There has been a major upgrade in interface of the W880’s successor. W890 runs on the same software, which is used in the rest of the high-class phones of the manufacturer, including W910 and К850. If you have experience with those two, you will be sailing in familiar waters.

The Home screen has not been changed; the functions of the two soft buttons and of the D-pad central key can be seen in the bottom part. Here we have the cool option for background animated GIF support as well.

The menu is also the same, displayed as a 3x4 grid of icons with a vertical list for the sub-menus. By the way, this one features Flash themes for the main menu, which can change its icons and the overall appearance of the phone.


You can save up to 1000 contacts, while each of them can store several numbers (up to 7000 numbers in total), e-mails and web addresses, as well as a personal picture and ring tone, or video-tone for indication when you have an incoming call. You can add contacts to groups, but you cannot set a common ring tone or a caller ID for a given group. Overall, this function is planned to be used only when you want to send a message to more than one contact for example. Finding a contact is done by directly entering letters from the keypad, but unfortunately, only the first word of the name is considered during the search. An option we really liked was to sort the names both by first and last name. However, if you’ve done it by last name, you will not be able to search by First name, which now appears as second word.

When you start dialing a number directly from the standby screen, you will find one of the tweaks, coming with the new firmware. The phone will search the phonebook and the calling history for matching results (for both numbers and names), just as it is with any WM6 or BlackBerry device. The convenience here comes from the fact that it searches the names as you type them, by using a predictive input system. For instance, if you want to dial “Neo”, you have to dial 636 (6-MNO, 3-DEF, 6-MNO) and almost immediately the phone will show you all matching names. Unfortunately, like in the contacts menu, the system won’t search through the second word of a name.


Just as the Contacts, the Organizer menu has its own icon in the main menu. Its options include calendar, tasks, notes, alarms, calculator, timer, stopwatch, code memo, applications links, and synchronization option.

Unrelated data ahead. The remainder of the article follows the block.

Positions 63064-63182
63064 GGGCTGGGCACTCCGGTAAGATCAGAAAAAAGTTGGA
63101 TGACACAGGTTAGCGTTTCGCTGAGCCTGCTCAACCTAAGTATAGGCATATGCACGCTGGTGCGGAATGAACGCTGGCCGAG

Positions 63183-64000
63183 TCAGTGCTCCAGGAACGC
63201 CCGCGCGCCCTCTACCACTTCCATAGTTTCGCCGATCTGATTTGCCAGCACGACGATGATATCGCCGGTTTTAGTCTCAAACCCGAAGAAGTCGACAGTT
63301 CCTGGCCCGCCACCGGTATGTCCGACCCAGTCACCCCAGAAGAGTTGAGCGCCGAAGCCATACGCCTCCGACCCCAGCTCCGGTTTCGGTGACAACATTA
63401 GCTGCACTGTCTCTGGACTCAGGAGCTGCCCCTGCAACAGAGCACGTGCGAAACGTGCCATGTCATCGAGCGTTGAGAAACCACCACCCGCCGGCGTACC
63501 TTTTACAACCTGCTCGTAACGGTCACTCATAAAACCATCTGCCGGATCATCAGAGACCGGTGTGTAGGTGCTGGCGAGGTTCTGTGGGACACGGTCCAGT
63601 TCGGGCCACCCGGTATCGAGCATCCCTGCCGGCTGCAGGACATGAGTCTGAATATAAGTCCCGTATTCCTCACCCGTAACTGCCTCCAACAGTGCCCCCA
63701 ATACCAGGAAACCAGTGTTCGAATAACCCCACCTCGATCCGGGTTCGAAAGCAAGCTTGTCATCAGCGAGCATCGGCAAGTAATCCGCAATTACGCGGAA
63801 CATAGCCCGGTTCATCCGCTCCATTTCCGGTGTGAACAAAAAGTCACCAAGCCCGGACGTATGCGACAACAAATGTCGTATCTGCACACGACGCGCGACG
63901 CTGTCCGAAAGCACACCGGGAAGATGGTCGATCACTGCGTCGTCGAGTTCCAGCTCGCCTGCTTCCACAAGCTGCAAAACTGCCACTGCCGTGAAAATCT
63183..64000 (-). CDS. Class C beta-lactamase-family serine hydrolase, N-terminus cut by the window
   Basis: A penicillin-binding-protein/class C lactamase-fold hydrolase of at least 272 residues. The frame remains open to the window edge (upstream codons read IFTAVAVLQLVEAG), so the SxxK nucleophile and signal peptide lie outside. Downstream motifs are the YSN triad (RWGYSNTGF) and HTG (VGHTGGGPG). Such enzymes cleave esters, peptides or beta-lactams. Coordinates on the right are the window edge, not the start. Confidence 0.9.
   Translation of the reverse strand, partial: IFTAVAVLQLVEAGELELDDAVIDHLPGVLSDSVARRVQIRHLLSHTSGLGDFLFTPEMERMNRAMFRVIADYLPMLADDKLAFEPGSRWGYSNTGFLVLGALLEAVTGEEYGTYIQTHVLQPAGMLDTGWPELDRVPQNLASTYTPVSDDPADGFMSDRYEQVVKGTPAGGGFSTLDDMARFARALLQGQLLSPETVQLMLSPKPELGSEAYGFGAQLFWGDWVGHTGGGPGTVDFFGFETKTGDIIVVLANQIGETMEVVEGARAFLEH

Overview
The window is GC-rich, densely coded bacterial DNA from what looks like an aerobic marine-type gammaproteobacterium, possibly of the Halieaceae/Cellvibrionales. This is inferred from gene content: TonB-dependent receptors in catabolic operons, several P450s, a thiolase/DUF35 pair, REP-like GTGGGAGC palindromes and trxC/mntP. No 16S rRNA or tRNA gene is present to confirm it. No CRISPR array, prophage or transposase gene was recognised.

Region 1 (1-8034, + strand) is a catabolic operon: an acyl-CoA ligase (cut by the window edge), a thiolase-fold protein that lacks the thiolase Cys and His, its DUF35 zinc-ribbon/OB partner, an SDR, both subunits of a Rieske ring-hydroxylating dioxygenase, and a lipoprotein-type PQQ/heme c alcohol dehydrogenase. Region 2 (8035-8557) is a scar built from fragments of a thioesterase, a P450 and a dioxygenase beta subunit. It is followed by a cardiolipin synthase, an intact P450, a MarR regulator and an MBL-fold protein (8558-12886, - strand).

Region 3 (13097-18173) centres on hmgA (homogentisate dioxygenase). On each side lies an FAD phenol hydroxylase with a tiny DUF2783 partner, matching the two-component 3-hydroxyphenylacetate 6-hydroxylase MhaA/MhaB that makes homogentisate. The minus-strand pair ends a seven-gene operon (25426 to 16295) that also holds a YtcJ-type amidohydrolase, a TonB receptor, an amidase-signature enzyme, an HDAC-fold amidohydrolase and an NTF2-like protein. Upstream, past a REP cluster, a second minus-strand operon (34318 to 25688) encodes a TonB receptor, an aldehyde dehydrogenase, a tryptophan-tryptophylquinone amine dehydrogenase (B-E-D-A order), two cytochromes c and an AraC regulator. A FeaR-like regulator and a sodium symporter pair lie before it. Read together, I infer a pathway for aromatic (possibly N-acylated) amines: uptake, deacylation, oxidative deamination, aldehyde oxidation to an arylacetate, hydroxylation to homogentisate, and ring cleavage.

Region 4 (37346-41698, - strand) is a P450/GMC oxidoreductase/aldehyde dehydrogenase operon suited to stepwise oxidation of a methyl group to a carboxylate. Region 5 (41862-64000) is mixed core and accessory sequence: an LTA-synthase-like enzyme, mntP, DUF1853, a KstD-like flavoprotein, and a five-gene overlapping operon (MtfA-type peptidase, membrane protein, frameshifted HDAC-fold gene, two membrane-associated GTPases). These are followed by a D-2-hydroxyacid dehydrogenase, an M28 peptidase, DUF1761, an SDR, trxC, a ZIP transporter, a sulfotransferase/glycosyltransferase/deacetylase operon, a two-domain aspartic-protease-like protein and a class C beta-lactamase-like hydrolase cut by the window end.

The Calendar can be viewed for a month, week, or a day; the latter option shows the events, set for the particular day, and it enables you to add new options. When you want to add appointments, you select the starting time, duration and the reminder’s time. You can include details about the venue of the event, as well as a description. You have the option of setting it as an All day event (all birth dates from the contacts list are added as such) and to include recurrence options (daily, weekly, monthly, yearly).

You can also save simple Tasks (reminder for Task or Phone Call) or write a plain note. The menu houses a Calculator with basic functionality, a Countdown timer, and a Stopwatch capable of storing up to nine results, as well. We think that the Code Memo option is useless and we will prefer to have a “safe” where we can save text information, LOCKED (not coded) by a password.

Additionally, in this menu is the file manager, which was found in the main menu of phones with the earlier software version. It sorts the content by type and offers an option to filter either the phone or the card memory, or to view both at the same time.

Instead of the manager, the main menu has icon for the five alarms. Each of them can be set on its own and has fields for time, recurrence, and signal type.

The voice commands are activated by holding down one of the volume keys, and if you don’t have any voice-tags recorded, the phone will prompt you to enter one. We think that this system is useless, since you must read what it says on the screen, but shortly after that hold the phone to your ear, as it has sound notifications but doesn’t utilize the speakerphone. This makes voice-tags absolutely inconvenient to use and we had a problem even with one contact saved only. There's no room for making a comparison with the system used in Symbian S60 phones or any other that have speaker-independent voice commands for making calls and opening applications. To sum it up, the one here simply does not work.

The phone has about 28 MB of internal memory that can be expanded through Memory Stick Micro (M2) cards.

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